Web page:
Question: I remember the first time I met you in person, at Black Hat 2014. You social engineered your way into the exhibit floor to come out and give me my first #Awkwardhug. Only exhibitors were supposed to be in there. How did you do that?
Jayson: I just walked through with a bunch of vendors, looking like I knew what I was doing. It wasn’t hard.
Question: So what made you want to be a penetration tester and how did you get started? How many pen tests have you done?
Jayson: I started out in physical security about 25 years ago. I got into infosec in 2000, when I became a network security admin. Got my CISSP in 2001, but didn’t get into the red team side until 2008 or so. I found that I was most effective by thinking about “how I would attack” rather than focusing purely on defense. Until you hack your own defenses, you’ll never be sure how good you really are. I got into pen testing to become a better defender.
I’ve done over 2 dozen pen testing engagements, independent of my regular job as Pwnie Express Infosec Ranger. Pen testing helps me keep my edge, and I only take on very interesting work, like breaking into banks in Lebanon, Jordan, Jamaica & US. Broke into a State Treasury by telling the truth and a research facility during a job interview. Sometimes I’ll take on less interesting work if it’s in a really cool location, like the south of France J
Question: What skills are helpful for pen testing? Is professionalism a big factor?
Jayson: The biggest thing a good pen tester needs is the ability to see things differently. Pretty much anybody can run a vulnerability scan, using a tool, and generate a report to present to a client. That report is likely to be largely ignored. But thinking outside of the box is what makes for great pen testers. A devious mind is the skill that makes the real difference. I think like the bad guys so I can defeat the bad guys.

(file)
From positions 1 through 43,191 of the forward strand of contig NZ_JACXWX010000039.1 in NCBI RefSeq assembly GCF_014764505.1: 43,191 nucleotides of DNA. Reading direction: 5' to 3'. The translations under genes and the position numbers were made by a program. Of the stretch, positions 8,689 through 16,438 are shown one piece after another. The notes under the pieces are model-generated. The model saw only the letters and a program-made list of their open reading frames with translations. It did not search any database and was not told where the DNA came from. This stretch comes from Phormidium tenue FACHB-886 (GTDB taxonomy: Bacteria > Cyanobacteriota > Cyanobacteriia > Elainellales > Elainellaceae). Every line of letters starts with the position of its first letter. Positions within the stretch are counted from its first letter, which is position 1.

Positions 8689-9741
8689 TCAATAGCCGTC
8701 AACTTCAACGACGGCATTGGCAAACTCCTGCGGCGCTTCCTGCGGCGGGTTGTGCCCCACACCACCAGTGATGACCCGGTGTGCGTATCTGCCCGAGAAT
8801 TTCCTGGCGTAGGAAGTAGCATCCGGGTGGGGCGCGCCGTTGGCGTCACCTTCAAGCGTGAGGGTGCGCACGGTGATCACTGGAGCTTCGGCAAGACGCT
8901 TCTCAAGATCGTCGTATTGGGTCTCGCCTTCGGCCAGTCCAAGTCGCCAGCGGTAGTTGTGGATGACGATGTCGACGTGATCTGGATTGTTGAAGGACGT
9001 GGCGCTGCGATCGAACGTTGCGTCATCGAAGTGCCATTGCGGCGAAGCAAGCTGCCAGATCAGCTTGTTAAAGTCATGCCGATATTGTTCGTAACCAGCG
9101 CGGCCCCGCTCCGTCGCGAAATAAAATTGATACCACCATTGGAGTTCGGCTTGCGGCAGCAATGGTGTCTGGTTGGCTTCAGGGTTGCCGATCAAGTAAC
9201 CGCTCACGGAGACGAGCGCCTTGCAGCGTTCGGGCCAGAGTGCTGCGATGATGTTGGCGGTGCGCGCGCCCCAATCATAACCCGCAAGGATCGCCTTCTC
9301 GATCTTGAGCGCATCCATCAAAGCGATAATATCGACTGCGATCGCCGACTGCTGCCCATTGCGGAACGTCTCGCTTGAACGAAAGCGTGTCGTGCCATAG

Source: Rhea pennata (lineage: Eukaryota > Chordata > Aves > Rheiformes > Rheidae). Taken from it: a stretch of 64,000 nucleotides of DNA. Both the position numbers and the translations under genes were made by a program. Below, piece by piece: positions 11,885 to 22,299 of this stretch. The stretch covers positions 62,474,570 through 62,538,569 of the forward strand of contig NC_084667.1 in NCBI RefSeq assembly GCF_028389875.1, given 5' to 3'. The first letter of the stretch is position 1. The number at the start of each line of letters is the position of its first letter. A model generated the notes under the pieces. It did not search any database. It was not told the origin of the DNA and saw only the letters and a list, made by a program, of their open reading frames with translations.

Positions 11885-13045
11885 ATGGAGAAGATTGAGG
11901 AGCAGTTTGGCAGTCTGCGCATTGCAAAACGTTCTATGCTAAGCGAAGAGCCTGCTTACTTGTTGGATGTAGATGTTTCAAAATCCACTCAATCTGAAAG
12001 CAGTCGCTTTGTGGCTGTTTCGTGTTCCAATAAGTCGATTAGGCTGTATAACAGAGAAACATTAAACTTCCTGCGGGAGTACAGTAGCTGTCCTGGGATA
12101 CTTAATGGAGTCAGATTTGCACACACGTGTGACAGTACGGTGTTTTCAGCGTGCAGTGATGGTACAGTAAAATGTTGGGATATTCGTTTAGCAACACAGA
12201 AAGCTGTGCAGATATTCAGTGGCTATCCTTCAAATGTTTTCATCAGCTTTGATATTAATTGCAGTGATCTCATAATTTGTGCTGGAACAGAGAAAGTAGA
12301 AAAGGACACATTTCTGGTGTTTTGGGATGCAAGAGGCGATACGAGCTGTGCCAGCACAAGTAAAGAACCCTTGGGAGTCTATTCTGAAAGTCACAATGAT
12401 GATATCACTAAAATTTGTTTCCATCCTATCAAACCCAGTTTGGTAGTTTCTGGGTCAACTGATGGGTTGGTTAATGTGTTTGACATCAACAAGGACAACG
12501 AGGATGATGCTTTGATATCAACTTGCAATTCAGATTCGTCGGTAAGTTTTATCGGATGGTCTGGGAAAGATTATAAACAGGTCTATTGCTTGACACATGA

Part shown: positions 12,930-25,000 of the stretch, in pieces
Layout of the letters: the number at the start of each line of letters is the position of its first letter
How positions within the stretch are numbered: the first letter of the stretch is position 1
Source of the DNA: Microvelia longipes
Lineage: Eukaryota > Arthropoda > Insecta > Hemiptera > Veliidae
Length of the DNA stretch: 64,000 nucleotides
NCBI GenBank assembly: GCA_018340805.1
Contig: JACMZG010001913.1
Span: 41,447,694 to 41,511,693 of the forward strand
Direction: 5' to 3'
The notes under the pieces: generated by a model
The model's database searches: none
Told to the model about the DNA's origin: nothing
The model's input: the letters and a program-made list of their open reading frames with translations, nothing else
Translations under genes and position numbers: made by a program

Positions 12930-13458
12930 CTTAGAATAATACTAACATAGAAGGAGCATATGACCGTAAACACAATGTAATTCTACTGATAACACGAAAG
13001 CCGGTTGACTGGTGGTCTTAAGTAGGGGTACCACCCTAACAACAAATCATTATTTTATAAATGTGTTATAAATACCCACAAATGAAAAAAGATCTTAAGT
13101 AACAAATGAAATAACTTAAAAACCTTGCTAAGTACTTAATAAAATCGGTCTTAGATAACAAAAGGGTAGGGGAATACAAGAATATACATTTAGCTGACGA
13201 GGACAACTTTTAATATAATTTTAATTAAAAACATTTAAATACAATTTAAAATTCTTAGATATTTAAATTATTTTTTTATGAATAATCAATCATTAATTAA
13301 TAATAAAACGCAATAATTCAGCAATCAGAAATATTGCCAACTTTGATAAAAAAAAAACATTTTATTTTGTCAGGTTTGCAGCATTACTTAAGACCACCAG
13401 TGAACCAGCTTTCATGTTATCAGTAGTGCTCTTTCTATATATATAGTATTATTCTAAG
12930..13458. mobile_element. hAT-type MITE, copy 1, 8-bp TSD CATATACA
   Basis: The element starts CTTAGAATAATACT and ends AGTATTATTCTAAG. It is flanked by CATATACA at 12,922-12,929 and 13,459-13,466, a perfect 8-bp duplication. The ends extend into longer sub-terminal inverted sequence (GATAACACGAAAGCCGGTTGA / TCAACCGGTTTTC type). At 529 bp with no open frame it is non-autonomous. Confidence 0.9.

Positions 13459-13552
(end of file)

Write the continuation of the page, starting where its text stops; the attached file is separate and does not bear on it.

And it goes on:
I’m extremely unprofessional person (I don't adult very well) though that has never hampered me in my pen testing engagements. I view them more as security awareness engagements. My process is to first be successful / then get caught / teach the targets / show the impact. Reports aren’t the big thing. People do vulnerability scans and ignore reports all the time. My presentations to the blue team and management after engagements are deliberately provocative, interesting and funny. I want these folks to listen and fix the problems!
Question: What’s “off limits” for pen testers:
Jayson: It should be nothing. Bad guys attacking you have no high morals or ethics, and good pen testers need to simulate that. Criminals don’t balk at doing whatever it takes. I’ve entered buildings in wheelchairs, and have the client open doors for me so I can get in. Then I point out the error of their ways. They need to have processes that defeat this sort of deviousness.
Question: Have people ever gotten irritated with you when you’re doing pen testing projects?
Jayson: It can be adversarial, but it shouldn’t have to be. As a pen tester I’m in a simulated adversarial role. I’m there to help, and the client’s Blue Team needs to understand. You know, actually, I can provide the voice to management the Blue Team needs to effect change. In a lot of cases, my findings include things the Blue Team was already aware of – but they had been unable to make the changes needed to fix the problems. I can be their voice to management.
Question: Do you go as far as buying UPS uniforms and other sneaky things in your engagements?
Jayson: Definitely not. In fact, I do the opposite. I wear warning labels – things like a Defcon jackets and black T-shirts that say “hacker” or “Your company’s computer guy.” I want to give the good guys a chance to catch me and give them the insights they need for better security.
Question: Who are some of the other great pen testers you know, if you don’t mind me asking?
Jayson: I don’t mind this at all, since I don’t really do pen testing for a living. I focus most on the social engineering and physical security aspects, and really enjoy the engagement. A couple of guys who do pen testing for a “day job” who are excellent pop to mind:
Q: What’s the deal with AwkwardHugs?
At security conferences I’ve become well known for breaching people’s personal boundaries (with their permission of course). I think they help me be more approachable and also spreads a little happiness in a very serious industry. Here’s me spreading some happiness with General Keith Alexander: